August 6, 2020
Christian Lood, PhD, at the University of Washington, has developed a new method to assess lupus disease severity. It relies on measuring immune complexes, which are the substances that form when antibodies recognize and attach to a particular target in the body. In systemic lupus erythematosus (SLE) and other autoimmune diseases, these immune complexes can cause inflammation and organ damage. Although immune complexes are known to cause disease progression, they are not specifically measured when assessing lupus patients–mainly because until now, there has been no reliable way to detect and quantify them. This groundbreaking work was partially funded with a grant from the Lupus Research Alliance.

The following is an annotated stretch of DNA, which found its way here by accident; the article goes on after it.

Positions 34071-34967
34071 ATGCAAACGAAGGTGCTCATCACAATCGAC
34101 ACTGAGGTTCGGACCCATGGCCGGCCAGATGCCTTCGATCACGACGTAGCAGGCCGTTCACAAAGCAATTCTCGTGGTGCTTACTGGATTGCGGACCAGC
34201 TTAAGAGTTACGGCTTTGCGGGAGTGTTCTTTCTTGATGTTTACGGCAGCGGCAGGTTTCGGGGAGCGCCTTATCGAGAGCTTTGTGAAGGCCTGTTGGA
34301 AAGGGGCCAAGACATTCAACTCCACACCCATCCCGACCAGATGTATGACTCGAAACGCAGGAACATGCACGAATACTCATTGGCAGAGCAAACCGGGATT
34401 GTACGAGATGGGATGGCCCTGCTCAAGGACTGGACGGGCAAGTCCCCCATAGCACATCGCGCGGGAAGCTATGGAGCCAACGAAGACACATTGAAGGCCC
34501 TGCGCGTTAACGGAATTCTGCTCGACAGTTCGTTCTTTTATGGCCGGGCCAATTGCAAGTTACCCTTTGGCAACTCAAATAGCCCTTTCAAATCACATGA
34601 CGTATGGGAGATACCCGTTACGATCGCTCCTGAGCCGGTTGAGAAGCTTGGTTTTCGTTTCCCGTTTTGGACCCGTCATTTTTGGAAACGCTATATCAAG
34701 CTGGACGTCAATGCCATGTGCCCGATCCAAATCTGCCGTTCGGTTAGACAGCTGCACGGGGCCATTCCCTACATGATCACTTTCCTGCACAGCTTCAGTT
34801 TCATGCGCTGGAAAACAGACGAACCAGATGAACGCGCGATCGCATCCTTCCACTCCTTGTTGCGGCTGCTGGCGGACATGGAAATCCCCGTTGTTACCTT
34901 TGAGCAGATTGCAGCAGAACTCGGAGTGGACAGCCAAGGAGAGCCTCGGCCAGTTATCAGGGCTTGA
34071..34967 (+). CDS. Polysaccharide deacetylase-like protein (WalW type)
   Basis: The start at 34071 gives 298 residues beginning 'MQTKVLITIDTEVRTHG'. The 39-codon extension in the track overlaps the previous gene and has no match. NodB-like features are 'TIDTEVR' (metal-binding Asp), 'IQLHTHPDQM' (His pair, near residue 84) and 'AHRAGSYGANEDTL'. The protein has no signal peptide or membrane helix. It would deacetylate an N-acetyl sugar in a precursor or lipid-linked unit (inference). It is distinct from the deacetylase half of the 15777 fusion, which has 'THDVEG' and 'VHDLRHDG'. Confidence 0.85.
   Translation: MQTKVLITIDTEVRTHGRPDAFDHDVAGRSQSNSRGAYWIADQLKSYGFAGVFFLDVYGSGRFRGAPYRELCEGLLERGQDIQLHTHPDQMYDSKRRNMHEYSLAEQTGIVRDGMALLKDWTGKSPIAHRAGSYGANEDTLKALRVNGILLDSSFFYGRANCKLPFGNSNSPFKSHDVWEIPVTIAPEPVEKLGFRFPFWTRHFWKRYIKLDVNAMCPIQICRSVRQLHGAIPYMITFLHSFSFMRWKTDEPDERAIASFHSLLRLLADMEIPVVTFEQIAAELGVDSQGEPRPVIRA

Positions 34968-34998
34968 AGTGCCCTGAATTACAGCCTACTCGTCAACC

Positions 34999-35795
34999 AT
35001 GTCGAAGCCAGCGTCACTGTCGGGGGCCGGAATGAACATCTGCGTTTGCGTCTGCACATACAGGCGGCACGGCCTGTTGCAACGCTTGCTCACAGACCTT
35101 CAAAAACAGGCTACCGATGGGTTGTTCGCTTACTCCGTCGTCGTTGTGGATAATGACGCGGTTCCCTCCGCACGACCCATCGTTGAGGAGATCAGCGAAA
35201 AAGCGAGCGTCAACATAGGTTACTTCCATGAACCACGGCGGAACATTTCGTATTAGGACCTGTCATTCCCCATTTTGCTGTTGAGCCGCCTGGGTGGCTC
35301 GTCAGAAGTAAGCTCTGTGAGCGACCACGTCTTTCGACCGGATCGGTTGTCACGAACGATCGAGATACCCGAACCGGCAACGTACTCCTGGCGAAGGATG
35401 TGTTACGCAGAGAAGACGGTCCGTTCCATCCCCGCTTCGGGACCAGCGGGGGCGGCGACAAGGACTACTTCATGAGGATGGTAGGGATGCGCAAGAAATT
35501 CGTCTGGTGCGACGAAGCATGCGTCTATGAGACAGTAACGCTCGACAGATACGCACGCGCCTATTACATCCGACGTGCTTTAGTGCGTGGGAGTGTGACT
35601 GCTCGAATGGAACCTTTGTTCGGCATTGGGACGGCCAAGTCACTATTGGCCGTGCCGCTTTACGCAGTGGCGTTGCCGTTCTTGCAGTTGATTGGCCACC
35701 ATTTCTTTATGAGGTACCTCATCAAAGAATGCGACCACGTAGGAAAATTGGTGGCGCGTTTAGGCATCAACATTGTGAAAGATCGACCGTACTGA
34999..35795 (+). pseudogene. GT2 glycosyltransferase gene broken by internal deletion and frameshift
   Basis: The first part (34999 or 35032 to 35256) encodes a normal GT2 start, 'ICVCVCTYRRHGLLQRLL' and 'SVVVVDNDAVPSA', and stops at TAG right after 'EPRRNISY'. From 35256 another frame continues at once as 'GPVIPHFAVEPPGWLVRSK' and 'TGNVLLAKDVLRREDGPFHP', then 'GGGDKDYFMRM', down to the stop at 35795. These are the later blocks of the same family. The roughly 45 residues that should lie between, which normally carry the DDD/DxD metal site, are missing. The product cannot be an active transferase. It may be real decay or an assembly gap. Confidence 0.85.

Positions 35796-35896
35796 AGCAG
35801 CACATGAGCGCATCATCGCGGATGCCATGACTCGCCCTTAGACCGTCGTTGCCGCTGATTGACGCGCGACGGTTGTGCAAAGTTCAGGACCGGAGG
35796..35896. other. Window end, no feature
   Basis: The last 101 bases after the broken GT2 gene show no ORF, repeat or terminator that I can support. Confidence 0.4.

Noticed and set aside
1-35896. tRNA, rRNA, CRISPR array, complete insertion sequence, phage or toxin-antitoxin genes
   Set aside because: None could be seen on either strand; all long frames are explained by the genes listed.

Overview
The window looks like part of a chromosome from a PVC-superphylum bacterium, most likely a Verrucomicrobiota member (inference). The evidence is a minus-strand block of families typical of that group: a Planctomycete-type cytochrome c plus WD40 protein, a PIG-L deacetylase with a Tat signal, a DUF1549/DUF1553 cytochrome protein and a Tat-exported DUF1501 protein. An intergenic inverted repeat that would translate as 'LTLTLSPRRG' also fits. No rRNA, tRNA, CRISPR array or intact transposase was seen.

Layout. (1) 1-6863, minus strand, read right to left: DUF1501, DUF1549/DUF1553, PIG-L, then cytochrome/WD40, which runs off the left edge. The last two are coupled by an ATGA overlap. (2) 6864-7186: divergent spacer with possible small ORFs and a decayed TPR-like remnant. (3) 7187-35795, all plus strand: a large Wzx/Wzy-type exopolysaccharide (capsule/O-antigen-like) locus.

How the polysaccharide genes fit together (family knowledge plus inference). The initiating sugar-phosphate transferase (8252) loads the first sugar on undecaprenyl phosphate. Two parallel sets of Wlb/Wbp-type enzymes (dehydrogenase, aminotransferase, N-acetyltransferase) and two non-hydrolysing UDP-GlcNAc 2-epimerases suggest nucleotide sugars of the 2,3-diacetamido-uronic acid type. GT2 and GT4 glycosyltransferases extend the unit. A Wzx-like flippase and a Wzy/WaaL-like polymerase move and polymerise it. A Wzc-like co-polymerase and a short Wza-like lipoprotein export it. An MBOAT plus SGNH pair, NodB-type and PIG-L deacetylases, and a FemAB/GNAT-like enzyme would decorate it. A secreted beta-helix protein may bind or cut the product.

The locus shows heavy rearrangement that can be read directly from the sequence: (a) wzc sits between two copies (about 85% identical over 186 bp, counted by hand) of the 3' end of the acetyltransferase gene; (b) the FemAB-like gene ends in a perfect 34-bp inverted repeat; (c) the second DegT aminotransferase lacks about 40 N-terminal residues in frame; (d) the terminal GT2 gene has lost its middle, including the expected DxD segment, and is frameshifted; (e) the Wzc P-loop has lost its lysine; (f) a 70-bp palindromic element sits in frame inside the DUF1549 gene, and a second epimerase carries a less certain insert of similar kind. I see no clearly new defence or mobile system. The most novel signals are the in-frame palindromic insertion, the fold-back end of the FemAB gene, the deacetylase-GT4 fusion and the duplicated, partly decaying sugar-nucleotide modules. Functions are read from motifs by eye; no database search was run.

In 2017, Dr. Lood identified a molecule called FcγRIIA that binds to the immune complexes that are harmful in lupus patients.. In his latest study, he aimed to see if isolating immune complexes using this molecule could be used to measure the levels of harmful immune complexes in people with lupus and if those levels would indicate disease severity.
He took blood samples from 92 SLE patients both when they had high disease activity and when they had low disease activity. He compared these samples to blood taken from 100 people without lupus. Using his new method, he found that SLE patients did in fact have higher levels of immune complexes than the healthy control subjects, and that these levels went up when these people had high disease activity such as symptoms of rash, ulcers, arthritis. This method was much more sensitive than any existing test used to detect markers of SLE disease activity.
Dr. Lood is now doing more experiments to see if this potential test can predict disease progression and organ damage in SLE. His goal is to one day identify those patients who might benefit from specific treatment options using this test.